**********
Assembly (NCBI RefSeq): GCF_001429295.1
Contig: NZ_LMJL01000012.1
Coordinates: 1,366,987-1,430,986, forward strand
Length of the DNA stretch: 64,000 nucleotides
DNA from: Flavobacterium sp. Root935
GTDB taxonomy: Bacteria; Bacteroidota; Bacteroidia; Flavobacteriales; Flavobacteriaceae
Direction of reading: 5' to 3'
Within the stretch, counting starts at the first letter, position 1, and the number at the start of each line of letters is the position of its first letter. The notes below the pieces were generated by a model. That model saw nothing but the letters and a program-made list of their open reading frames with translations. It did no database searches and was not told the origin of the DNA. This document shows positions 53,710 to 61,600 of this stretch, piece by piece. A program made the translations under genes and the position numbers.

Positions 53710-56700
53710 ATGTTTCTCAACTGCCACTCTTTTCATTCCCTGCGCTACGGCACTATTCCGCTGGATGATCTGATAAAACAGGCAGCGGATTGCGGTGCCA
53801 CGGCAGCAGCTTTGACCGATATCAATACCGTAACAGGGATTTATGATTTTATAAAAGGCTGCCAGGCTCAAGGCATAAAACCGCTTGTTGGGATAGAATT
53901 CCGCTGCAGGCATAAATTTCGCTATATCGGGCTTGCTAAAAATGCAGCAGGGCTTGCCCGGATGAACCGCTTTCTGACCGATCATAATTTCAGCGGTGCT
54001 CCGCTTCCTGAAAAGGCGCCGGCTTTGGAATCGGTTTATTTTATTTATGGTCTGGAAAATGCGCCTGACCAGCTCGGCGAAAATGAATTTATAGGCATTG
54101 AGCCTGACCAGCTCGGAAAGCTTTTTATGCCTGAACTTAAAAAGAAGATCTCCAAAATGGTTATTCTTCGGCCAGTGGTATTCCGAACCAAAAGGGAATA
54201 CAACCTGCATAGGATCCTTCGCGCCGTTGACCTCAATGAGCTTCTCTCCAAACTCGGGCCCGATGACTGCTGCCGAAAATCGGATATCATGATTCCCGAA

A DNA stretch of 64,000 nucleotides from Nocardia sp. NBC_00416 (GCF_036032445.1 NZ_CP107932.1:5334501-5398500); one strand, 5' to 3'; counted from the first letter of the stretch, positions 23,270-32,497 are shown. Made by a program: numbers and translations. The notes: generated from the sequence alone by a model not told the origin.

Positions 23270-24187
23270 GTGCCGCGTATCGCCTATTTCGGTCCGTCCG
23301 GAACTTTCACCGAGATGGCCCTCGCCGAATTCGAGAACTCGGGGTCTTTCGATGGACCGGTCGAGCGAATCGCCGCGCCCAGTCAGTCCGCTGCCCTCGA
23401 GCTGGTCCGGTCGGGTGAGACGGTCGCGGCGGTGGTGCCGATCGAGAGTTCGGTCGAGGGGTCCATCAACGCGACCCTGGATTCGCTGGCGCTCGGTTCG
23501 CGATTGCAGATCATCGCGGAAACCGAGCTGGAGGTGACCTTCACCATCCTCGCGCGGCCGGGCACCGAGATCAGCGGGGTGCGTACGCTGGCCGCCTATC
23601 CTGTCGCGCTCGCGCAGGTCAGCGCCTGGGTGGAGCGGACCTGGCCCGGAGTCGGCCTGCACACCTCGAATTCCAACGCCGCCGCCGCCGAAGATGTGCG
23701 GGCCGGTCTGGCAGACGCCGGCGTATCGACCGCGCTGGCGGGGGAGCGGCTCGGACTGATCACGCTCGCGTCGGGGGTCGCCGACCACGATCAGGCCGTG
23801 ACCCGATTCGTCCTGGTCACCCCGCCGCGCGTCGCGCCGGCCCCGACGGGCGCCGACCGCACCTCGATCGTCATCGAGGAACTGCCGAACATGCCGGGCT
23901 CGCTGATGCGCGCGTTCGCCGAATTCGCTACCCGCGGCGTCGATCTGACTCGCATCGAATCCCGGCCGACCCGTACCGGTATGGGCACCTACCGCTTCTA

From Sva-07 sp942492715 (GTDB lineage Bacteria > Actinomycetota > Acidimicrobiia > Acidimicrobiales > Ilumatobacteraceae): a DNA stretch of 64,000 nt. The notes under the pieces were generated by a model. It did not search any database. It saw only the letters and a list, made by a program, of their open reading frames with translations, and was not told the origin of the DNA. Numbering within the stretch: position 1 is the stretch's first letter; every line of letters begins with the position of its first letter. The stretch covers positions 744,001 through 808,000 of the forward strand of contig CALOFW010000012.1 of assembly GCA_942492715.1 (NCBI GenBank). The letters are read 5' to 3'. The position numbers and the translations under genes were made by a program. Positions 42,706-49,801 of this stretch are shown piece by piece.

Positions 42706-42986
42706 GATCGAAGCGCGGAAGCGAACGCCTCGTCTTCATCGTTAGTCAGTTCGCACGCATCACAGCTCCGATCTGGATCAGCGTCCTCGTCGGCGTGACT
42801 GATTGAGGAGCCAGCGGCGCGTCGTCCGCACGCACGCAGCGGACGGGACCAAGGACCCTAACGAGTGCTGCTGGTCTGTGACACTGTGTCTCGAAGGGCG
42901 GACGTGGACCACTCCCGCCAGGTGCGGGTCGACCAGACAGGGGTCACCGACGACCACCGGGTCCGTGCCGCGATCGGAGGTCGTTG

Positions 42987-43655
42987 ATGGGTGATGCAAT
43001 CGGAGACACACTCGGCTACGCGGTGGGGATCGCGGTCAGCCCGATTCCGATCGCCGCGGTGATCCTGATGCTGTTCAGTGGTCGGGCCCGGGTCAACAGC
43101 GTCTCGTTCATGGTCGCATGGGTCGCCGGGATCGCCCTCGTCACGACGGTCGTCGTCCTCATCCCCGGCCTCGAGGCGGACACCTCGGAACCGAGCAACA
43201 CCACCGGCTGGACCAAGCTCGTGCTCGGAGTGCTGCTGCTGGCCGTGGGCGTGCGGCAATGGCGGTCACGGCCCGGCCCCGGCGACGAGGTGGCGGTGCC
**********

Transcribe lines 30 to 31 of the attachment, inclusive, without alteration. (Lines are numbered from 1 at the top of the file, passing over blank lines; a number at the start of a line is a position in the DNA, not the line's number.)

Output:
42901 GACGTGGACCACTCCCGCCAGGTGCGGGTCGACCAGACAGGGGTCACCGACGACCACCGGGTCCGTGCCGCGATCGGAGGTCGTTG

Positions 42987-43655